The Secret to Keeping Your Employees

The Secret to Keeping Your Employees

When managing people, I’m sure you have heard that there are particular things you need to offer and do for your employees to keep them working for you.

The goal is to keep them motivated, engaged, dedicated and happy. You have probably heard of offering or doing one or all of these things:

  • Pay competitive wages
  • Offer great health and dental benefits
  • Provide activity reimbursements (gym, golf, hockey, etc.)
  • Organize company challenges
  • Plan company social events (picnics, parties, etc.)
  • Send flowers and cards to sick employees
  • Recognize peek performance through cash rewards or gift cards
  • Pay bonuses or incentives when goals are met
  • Display employees of the month

These extrinsic and intrinsic motivators are all great, but they will only go so far if your company is missing this one very important practice.

You might hear it referred to as communication, but that is just part of solution. Your communication with your employees has to be transparent!

What do I mean by that?

I mean, the secret to having loyal employees is to NOT HAVE SECRETS.

Sure, there are certain things in business that are proprietary or must be kept confidential, but not as many things as you think.

For instance, your profit and loss information does not have to be kept from your employees. In fact, if you were to share where your expenses go, they may have more of an appreciation for how you run your business. Could you imagine if you shared that wages are the biggest expense in your company and you shared what percentage of the income is being spent on employees? They may have a new perspective on how businesses operate.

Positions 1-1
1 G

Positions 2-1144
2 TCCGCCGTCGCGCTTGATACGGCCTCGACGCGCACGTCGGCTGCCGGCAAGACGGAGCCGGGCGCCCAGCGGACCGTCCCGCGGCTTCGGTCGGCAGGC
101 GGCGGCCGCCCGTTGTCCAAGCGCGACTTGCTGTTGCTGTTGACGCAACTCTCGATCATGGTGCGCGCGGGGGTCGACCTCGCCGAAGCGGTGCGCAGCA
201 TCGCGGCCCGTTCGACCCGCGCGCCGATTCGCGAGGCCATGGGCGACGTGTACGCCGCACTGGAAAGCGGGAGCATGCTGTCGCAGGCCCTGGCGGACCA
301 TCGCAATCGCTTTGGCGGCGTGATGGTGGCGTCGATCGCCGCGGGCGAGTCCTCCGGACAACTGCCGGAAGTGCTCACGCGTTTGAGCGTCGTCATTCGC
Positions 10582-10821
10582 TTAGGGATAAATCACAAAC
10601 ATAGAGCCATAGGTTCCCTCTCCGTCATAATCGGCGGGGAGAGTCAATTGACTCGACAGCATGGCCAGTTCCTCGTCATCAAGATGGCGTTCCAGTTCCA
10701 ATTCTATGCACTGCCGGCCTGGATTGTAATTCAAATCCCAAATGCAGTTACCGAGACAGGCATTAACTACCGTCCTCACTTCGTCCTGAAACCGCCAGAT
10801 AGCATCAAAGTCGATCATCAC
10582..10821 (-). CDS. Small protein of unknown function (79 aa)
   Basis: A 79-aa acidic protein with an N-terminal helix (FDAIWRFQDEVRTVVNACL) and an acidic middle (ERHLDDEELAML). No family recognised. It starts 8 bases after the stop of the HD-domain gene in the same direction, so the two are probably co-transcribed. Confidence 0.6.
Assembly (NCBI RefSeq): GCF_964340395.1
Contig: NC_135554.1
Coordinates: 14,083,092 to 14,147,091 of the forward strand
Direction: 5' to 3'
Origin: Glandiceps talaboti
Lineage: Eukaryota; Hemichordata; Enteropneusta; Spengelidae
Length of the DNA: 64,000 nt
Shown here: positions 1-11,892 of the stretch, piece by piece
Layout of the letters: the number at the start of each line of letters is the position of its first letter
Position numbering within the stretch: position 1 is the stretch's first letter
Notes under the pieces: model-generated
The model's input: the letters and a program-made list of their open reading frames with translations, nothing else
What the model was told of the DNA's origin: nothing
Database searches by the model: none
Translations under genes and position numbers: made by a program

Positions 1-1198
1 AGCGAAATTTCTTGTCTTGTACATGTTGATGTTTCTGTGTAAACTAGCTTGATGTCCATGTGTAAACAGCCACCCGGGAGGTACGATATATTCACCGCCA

I’m not saying that you need to share every little detail. That may end up confusing the employee, but if you gave your employees a snapshot of what it looks like to run a company, they will want to help your company succeed.

Another example would be to share your company goals. I’m not just talking about the 5 top goals you list out for the year, but goals like:

  • the reason you even started your company
  • what direction you would like to go in
  • why starting your company was so important to you
  • where you see your employees contributing to the success

Share these views with all of your employees, not just your number one, right hand. Be open, be raw and even show your vulnerable side.

I believe that appreciation comes from understanding. Let me be clear, your mission and vision statements are great, but impact comes from verbally communicating your mission (reason for existing) and vision (direction for success) from your heart and not repeating the mission and vision statements over and over again and plastering it on your walls and website.

Lastly, get their input. Brainstorm with them. Tell them what you are working on for the success of the business and get their input. Employees who feel included will naturally want to be loyal to you.

What I have explained is more of a macro point of view, but transparency can happen throughout the entire business, both as a whole and separated in departments where a manager shares their views and asks the team for their input.

Like I said, the motivators explained at the beginning of this article are all great and can still be incorporated, but without transparent communication, all of your other efforts may fall flat. 

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